As a star offensive lineman at the University of Hawaii and now with the New York Jets, Leo Koloamatangi knows a thing or two about protecting those around him.
Off the field, Koloamatangi has kickstarted the Hawaii Towards Zero website, which is aimed towards providing a resource for COVID-19 aid. The website will also have accounts on Facebook, Instagram and Twitter.
After registering for an account on the website, the Hawaii Towards Zero campaign gives those who are logged in a chance to help against the spread of coronavirus.
Koloamatangi, who graduated from UH with a degree in entrepreneurship in 2016, created the website along with three others in local entrepreneurs Traven Watase, Rose Wong, Denise Sangalang. It will collect the information given by the user and collect data with the hopes of slowing Hawaii’s spread of COVID-19. It allows users to register by using their symptoms, location and risk factors in a database that will be confidentially be distributed to eight different health partners in its ongoing fight against the pandemic.
“It’s important that the islands know, the people know,” Koloamatangi told KHON2’s Rob DeMello. “There are a bunch of people that know who are just amazing and looking to help so it’s only a matter of time.
“We’re hoping to be a part of that movement, we’re hoping to help whoever we can — if it’s one, if it’s a thousand, it doesn’t matter. It’s just being able to be there in times of crisis like this.”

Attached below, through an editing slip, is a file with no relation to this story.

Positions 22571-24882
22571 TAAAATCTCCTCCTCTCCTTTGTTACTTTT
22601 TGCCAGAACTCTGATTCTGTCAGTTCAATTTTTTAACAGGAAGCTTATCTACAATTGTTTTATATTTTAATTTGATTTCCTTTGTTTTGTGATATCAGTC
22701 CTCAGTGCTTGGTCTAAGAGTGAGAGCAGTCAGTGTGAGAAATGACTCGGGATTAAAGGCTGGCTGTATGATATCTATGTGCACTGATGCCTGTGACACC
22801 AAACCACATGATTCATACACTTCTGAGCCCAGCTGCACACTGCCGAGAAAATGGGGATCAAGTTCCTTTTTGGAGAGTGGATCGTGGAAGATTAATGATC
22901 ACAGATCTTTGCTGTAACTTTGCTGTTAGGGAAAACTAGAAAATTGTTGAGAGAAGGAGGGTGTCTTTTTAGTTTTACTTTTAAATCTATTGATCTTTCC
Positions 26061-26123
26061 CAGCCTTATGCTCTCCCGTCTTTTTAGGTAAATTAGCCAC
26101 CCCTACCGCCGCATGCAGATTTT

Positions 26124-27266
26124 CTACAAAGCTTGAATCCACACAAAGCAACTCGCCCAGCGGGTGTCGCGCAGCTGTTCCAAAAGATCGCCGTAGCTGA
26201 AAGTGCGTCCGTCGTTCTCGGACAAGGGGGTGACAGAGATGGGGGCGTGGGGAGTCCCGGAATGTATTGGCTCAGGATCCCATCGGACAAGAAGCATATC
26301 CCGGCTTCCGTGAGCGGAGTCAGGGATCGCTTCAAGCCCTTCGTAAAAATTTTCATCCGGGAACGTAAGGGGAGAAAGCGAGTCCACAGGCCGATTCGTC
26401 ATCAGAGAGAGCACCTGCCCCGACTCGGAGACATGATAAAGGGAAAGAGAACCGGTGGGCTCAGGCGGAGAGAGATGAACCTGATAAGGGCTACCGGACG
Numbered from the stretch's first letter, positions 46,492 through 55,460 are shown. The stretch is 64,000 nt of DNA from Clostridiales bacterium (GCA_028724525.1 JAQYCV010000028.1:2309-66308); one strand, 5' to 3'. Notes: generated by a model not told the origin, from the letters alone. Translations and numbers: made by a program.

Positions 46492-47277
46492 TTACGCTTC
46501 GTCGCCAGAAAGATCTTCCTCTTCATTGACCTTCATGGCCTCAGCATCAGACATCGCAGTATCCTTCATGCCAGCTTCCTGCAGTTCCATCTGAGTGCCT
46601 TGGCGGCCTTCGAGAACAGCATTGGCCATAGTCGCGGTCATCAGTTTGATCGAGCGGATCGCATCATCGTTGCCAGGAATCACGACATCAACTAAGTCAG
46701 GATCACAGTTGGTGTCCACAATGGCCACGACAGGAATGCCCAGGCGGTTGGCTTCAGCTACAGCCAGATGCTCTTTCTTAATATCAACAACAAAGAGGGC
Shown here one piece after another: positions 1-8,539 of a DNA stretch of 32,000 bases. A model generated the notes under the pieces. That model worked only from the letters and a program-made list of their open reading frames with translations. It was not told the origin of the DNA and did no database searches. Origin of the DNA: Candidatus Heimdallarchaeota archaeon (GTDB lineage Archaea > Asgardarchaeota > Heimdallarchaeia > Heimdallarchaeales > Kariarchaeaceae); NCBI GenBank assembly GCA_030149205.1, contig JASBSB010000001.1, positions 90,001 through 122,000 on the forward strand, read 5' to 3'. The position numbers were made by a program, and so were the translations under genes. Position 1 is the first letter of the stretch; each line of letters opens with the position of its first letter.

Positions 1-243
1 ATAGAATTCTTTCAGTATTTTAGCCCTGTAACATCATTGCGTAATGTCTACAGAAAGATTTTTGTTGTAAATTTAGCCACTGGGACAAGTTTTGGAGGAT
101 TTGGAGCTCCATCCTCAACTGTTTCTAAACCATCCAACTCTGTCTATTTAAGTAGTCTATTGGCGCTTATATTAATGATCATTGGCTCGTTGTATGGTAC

One of the features of the website is a pledge page that local residents can follow to do their part in hindering community spread.
Perhaps the part of the all-encompassing website that Koloamatangi is most proud of is the resource center, a place that gives people financial, physical and emotional support. The website also has an active live chat box that provides interactive feedback. Users can also update their status as their conditions change in live time.
“That’s a pinnacle part of our platform: Being able to provide that resource center. The reason why that’s so important is because there are so many markets of different people that are being affected right now,” he said. “Whether it be you lost your job, or you’re worried that you’ll lose your job. Or if you’re sick or you’re not sick, or if you’re taking care of somebody’s that’s sick. There are so many classes of people that need help, need guidance and there are thousands of resources that Hawaii is providing right now. It’s kind of our job to facilitate that. We’re organizing, categorizing and kind of creating that roadmap for the people.”
Koloamatangi was born in Texas and raised in California before he played his four-year college career in Manoa. Although just a portion of his life was spent on the islands, he hopes his new initiative and accompanying website gives back to the place he says molded him into who he is.
“I owe a lot to the islands, and I’ve become who I am today by being there and being around the people that are there, having those support systems, those families, those friends,” he said. “Because of that, when we’re in times of crisis like this, we’re in a global pandemic, one of the first areas you think of are where you’ve grown the most — the areas that have facilitated that growth, that are responsible for where you are today. Hawaii is definitely that for me.
“I’m in debt to the islands. I’m in debt to the people and this is just one small way of how I’m looking forward to paying it back.”